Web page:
Academic journal article The Journal of Social Theory in Art Education (Online)

Craft as Activism

Academic journal article The Journal of Social Theory in Art Education (Online)

Craft as Activism

Article excerpt


Craftivism. Church of Craft. Stitch 'n Bitch. Handmade Nation. Revolutionary Knitting Circle. Anarchist Knitting Mob. Yarn bombing. Red Sweaters Project. Crafts for Critters. Knittaplease. Craft Hope. Microrevolt. Wombs on Washington. Body count mittens. These groups and projects-a mere sampling of knitters, sewers, crocheters, embroiderers, printers, bookmakers, zinemakers, recyclers, and other self- designated "crafters"-are activist craft positioned outside the mainstream of late capitalist consumer society.i "Making your own clothes, your own dinnerware, your own art has become a way to politely (or maybe not so politely)" turn your back on corporate consumption, argues American Craft magazine editor Andrew Wagner (2008, p. 1). It is "a reaction against a whole slew of things, including our hyper-fast culture, increasing reliance on digital technology, the proliferation of consumer culture, and even war," he continues (p. 1). "The crafted object as old-fashioned or traditional has now been eschewed in favor of crafting as a strategy to examine and challenge contemporary issues" (Black & Burisch, 2010, p. 610). The politics range from groups wanting to influence policies, raise funds, or increase awareness of a cause to those making cultural interventions into daily or street life (Bratich & Brush, 2011, p. 249). Craft activism is also sometimes referred to as "alternative craft" (Metcalf, 2008) or "craftivism" (Greer, 2011; Robertson, 2011; Black & Burisch, 2011).

But what is craft, and why craft? "Craft is a way to connect with people, a way to create a community that you are inspired by," begins Faythe Levine in the foreword to Craft Activism (2011, p. 5). "Making things" is a phrase that she uses, along with Rachel Mason, in her extensive work on craft education in the UK (Mason, 1998). Making connects to a fundamental human need (Dissanayake, 1992). Levine ties making to mental and physical focus, and to personal pride: "When the fad passes, we will still be making. Because making things by hand has never stopped, and it will never disappear" (p. 5). Rather than defining craft as certain media or processes, it is this idea of "making things" that is operant here. Craft and making are more democratic, culturally speaking, than art, but this definition does not preclude art. They are more democratic because many people are engaged in them, often without extensive training, making "making" accessible to most who have the inclination. Many crafted items are often part of gift exchange, and often functional, connecting them to daily life. Many of them result in gestures of caring: covers from the cold, for example. Craft and making are often learned informally-from a friend or relative, from books or on-line sources or experimentation, from a community education site such as a craft store or a community center or a group of like-minded learners (such as a knitting circle). Craft making often forms the basis of a community, be it a quilting bee, a knitting circle, a group of yarn bombers (see Endnote 1), or an Internet blog. These are a few reasons why the connection between crafts and activism is currently strong.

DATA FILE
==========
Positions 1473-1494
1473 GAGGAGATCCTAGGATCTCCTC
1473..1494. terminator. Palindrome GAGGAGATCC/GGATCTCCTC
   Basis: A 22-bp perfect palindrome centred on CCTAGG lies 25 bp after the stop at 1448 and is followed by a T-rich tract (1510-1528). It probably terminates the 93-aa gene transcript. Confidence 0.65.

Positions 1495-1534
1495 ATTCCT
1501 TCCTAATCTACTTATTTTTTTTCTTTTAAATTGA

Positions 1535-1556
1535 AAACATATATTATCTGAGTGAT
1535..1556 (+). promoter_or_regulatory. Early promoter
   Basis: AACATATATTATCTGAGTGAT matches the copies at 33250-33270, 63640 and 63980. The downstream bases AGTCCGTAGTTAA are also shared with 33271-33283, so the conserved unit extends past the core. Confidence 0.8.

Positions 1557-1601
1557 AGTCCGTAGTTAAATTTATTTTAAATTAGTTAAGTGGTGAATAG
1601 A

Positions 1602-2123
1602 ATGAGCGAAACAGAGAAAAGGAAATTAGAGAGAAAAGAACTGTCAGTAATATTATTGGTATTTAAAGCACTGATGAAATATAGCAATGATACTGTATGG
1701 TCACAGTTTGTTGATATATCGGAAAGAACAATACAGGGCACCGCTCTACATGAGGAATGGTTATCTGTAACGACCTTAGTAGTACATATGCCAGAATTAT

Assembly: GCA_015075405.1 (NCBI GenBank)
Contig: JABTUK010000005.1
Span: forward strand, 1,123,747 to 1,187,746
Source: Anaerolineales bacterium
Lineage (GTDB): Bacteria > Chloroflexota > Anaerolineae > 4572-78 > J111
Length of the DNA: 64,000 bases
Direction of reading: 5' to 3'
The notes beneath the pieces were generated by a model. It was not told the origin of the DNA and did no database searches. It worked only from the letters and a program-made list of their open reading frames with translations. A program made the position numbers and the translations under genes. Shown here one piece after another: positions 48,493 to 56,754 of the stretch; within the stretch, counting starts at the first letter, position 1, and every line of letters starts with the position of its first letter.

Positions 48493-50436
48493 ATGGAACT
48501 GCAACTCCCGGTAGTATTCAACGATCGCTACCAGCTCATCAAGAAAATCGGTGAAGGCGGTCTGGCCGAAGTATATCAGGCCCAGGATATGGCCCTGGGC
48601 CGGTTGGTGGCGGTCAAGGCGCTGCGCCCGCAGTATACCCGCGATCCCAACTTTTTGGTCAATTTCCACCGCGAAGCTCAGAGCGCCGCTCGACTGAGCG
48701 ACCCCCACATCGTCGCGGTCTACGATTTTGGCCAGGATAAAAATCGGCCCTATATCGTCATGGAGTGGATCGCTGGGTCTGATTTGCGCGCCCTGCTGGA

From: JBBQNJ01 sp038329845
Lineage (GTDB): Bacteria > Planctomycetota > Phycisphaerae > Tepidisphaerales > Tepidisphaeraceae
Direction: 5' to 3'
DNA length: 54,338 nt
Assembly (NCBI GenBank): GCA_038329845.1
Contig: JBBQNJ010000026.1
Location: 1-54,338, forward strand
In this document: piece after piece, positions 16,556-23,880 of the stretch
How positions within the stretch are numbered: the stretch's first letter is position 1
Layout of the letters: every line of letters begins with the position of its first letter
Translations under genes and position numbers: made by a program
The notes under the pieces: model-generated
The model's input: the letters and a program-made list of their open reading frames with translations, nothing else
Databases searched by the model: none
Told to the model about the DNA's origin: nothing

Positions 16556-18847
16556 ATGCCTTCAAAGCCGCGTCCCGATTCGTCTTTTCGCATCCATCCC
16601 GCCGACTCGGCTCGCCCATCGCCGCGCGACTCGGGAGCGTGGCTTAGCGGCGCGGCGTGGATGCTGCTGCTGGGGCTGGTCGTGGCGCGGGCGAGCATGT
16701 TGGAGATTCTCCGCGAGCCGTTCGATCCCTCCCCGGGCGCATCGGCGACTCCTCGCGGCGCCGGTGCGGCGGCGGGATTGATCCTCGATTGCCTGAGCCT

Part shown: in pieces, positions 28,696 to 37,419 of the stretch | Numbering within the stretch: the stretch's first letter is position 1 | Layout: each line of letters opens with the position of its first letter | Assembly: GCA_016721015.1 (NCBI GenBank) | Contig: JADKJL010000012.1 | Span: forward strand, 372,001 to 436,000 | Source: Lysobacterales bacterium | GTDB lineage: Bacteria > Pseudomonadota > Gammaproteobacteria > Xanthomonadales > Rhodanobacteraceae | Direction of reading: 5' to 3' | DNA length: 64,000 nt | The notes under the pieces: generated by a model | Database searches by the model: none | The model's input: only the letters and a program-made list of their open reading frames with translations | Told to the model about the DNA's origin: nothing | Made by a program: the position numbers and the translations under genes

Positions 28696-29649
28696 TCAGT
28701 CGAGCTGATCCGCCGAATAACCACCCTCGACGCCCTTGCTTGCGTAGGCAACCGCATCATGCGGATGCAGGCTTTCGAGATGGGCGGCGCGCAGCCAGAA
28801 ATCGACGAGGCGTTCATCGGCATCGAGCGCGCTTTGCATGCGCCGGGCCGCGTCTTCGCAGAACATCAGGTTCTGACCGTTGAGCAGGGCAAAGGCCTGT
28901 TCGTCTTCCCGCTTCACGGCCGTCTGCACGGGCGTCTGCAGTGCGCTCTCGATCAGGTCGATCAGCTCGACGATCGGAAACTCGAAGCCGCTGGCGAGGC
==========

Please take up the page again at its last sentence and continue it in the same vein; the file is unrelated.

Craft making (including but not limited to craft activism) manifests in a number of arenas, from market commodities, to documentaries, to anti-capitalist craft (Bratich, 2010). What is addressed in this paper is this last realm of "anti-capitalist and anti-authoritarian craftivist projects" (p. 304) because they are a recognizable form of grass-roots activism, connect to social theories of interest to art and visual culture educators, and involve the informal education of makers and viewers.


Craft activism is a species of do-it-yourself (DIY) culture that is tied to using available resources to create something to share with others. The roots of DIY are in using lo-fi, available resources, and in people crossing the boundary between consumption and creation to exchange ideas, information, images, music, or goods. …

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